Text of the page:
Court Of Appeal Judge’s Determination To Get His Best Lines In Before Retirement

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By Tom Webb on

Fresh from coming up with perhaps the most tortuous equine metaphor ever, soon-to-retire judge Sir Alan Ward has used his penultimate judgment to deliver a wistful nautical-themed allegory about departing the Royal Courts of Justice. Paragraph 30 of Reeves v Randy Northrop – an appeal of a houseboat mooring dispute – is transcribed in full below…

“I am afraid, therefore, that Randy Northrop must lose and the appeal must be dismissed. I have a sneaking sympathy for him because he did not use many of the services which council tax is supposed to provide and it may have been harsh to list him in band A. But all of that is of no moment. He had indicated that he was soon to move and he has moved from the mooring.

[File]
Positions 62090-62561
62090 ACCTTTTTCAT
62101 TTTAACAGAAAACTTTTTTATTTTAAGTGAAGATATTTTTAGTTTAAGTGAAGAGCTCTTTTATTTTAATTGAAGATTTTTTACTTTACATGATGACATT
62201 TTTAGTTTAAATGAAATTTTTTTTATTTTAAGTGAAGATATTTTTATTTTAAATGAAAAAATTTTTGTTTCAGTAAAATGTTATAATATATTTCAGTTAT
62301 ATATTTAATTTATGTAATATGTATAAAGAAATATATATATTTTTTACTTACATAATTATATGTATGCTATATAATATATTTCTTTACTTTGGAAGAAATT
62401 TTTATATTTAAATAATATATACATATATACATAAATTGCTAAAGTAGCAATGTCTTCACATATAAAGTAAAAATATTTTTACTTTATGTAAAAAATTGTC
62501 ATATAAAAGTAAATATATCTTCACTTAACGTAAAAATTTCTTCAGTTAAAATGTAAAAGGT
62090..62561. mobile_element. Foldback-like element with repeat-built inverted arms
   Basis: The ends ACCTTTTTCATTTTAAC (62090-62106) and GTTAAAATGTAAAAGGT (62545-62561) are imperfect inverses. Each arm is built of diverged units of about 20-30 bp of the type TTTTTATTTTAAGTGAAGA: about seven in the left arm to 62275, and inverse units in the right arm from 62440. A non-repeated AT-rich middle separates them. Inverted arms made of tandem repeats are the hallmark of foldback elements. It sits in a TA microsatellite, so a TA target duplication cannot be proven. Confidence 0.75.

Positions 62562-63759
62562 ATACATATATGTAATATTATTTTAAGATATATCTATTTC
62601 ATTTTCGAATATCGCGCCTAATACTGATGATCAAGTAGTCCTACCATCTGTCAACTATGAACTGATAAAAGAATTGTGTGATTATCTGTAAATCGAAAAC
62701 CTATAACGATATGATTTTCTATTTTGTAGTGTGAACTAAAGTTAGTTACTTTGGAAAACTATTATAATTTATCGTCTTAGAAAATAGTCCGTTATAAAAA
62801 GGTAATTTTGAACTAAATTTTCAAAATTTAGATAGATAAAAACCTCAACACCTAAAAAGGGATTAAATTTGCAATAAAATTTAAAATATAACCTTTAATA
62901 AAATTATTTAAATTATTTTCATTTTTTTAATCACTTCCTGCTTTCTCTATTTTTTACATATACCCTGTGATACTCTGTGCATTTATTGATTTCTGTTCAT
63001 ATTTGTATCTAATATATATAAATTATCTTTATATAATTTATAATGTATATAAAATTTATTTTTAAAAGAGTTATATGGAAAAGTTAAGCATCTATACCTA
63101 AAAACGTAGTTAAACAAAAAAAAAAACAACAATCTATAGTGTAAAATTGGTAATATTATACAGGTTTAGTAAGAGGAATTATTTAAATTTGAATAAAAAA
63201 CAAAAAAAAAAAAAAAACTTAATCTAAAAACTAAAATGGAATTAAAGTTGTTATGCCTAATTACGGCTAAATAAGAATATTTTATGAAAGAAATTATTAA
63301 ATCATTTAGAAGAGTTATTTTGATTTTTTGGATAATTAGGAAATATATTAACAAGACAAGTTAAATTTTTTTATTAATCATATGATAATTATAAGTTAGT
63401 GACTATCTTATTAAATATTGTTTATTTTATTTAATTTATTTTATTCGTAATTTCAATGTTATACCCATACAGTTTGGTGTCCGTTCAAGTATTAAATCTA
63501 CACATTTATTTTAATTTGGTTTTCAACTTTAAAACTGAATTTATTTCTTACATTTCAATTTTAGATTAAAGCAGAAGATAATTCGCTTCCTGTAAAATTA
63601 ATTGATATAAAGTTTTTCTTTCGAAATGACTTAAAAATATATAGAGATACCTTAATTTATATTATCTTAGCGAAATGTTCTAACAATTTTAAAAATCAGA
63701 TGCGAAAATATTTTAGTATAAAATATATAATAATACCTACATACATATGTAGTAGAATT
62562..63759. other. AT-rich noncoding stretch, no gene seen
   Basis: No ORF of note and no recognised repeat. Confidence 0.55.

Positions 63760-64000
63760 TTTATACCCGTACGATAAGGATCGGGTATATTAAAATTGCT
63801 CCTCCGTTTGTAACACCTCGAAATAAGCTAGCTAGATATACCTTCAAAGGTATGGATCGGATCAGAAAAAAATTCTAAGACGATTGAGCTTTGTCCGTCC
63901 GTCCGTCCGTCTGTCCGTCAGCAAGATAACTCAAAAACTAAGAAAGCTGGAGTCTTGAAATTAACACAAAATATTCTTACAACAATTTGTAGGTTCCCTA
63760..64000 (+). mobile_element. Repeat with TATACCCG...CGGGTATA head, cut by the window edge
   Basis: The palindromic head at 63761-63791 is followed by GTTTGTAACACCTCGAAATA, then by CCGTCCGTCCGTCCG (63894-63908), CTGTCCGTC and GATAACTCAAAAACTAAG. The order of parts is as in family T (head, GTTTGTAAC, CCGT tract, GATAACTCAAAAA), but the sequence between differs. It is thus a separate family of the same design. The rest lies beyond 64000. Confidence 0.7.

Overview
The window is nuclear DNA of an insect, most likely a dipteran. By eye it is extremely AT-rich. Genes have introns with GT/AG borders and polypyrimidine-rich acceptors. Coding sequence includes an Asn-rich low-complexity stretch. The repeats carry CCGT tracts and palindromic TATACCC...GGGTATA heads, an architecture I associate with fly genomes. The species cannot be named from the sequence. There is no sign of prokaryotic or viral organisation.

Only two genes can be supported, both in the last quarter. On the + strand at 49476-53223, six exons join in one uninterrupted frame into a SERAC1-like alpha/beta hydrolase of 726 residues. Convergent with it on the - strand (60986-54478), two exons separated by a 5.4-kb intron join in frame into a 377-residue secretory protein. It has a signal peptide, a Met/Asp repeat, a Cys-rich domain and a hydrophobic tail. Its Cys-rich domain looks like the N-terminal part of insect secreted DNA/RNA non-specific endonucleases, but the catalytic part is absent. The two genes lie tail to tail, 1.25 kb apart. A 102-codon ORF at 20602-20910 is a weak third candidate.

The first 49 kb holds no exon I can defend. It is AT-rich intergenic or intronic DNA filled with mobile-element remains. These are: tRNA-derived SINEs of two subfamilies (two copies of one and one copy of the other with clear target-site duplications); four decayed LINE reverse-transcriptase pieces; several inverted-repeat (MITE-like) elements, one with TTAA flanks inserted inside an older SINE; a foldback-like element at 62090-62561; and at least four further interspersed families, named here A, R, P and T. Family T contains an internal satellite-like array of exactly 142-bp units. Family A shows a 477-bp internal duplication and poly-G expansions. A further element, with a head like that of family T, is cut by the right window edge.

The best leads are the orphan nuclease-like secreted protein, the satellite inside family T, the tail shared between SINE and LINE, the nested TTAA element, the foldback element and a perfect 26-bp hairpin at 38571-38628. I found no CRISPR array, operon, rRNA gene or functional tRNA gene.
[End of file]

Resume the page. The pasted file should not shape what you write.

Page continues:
“He has thrown off the bow lines and sailed away from the safe harbour though whether to catch the trade winds in his sails or just withstand the buffetings of the gales in the English Channel I know not. In as much as this is the penultimate judgment I shall write after 18 years in the Court of Appeal, I am a kindred spirit who has sailed away from the safe harbour of the Royal Courts of Justice, not at all sure how to explore, or what to dream or what I am about to discover.”

The full case report, which was first spotted by CrimeLine on Twitter and also contains a memorable rant about incomprehensible legislation, is here. We await Sir Alan’s final judgment with anticipation.